Does Raw Dog Food Create Struvite Crystals?

March 07 2024 – Amanda Monsma

Does Raw Dog Food Create Struvite Crystals?
Does Raw Dog Food Create Struvite Crystals?

A couple of weeks ago, I saw this question in a Facebook Raw Feeding group: 

“Any experience with struvite crystals in dogs and feeding raw?  My vet thinks the raw caused the crystals although he’s been eating the same food for 5 years, I began feeding open farm kibble and bam — crystals. He would like my dog on the Urinary S/O from the vet but I can’t bring myself to feed it to him, not to mention it makes him vomit.”

So naturally, I went digging to create this Instagram post.  This blog post is an extension of that post with a little more detail and nuance.

I am not a vet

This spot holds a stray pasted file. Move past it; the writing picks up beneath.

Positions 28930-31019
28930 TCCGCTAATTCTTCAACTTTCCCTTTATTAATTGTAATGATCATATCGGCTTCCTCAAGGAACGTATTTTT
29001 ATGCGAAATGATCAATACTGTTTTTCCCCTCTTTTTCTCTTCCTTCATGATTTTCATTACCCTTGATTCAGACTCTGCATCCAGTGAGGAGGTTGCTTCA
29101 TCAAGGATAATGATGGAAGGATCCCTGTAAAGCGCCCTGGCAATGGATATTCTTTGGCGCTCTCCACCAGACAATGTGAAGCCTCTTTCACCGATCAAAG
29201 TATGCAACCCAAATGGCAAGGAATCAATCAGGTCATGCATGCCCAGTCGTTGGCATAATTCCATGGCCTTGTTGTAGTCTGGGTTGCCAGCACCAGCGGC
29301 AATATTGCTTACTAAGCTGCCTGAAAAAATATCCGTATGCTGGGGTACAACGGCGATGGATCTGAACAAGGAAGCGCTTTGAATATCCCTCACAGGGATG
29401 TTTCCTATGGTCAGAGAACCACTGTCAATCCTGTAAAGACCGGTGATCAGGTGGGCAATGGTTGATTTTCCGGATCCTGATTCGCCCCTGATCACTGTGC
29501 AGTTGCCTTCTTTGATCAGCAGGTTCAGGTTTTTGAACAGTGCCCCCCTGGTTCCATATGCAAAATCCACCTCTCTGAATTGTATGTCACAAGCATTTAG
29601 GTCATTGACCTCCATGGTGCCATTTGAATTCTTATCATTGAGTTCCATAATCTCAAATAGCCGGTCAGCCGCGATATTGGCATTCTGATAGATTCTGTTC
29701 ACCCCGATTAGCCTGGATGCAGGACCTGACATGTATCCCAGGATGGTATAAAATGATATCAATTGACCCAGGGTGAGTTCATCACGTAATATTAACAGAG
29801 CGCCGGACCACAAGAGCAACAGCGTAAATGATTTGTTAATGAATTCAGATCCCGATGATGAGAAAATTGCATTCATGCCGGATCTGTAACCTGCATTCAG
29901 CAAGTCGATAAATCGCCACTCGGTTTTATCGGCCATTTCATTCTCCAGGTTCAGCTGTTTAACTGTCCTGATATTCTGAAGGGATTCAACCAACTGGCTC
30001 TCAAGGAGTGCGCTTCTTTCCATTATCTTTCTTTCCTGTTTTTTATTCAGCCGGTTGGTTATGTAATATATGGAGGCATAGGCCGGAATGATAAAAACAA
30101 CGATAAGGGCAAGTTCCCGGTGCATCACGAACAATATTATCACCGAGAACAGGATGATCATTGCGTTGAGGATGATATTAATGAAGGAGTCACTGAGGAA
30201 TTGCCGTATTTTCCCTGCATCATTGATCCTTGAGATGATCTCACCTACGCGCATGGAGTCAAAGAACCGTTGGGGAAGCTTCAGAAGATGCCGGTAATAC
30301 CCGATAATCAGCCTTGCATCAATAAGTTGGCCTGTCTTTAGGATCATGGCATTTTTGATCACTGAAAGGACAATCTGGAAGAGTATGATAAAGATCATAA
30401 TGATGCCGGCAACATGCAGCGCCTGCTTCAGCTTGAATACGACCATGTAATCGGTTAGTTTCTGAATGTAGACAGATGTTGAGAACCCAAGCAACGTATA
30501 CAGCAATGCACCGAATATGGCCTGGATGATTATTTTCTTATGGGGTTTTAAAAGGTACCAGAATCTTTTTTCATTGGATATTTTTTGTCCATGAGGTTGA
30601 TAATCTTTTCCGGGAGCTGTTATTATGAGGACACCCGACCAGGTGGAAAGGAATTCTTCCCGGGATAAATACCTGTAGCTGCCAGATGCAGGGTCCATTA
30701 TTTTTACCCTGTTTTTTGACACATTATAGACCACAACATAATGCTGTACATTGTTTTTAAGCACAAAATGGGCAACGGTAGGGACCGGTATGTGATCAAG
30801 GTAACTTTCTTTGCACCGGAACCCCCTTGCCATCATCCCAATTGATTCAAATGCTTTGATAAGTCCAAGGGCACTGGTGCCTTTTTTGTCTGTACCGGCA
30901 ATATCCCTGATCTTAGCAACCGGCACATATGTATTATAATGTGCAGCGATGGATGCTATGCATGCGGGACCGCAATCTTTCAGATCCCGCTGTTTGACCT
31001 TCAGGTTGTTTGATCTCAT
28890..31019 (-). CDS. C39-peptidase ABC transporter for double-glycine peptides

And I don't propose that I know more than they do. I don't.  So before I go on, here's a disclaimer: 

All information presented on this website is for informational and/or educational purposes only.  These statements have not been evaluated by a veterinarian. This website is not intended to diagnose, treat, cure, or prevent any disease and is not intended to be a substitute or replacement for any medical treatment. Please seek the advice of a holistic veterinarian for your dog’s specific health concerns.
That being said, this question highlights the importance of finding a vet you trust and will be open to exploring all avenues of why your dog has an ailment, rather than stopping the conversation when you tell them you feed a raw pet food diet. 

It's not black and white, and it shouldn't be treated as such.  

The Cause of Struvite Crystals